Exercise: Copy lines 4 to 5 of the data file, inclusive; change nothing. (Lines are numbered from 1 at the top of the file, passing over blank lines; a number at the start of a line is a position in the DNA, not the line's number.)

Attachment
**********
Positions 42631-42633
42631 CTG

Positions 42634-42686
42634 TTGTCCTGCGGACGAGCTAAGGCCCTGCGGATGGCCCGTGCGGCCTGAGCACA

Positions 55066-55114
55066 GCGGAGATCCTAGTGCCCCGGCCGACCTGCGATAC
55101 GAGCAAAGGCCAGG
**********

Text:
42634 TTGTCCTGCGGACGAGCTAAGGCCCTGCGGATGGCCCGTGCGGCCTGAGCACA

Positions 55066-55114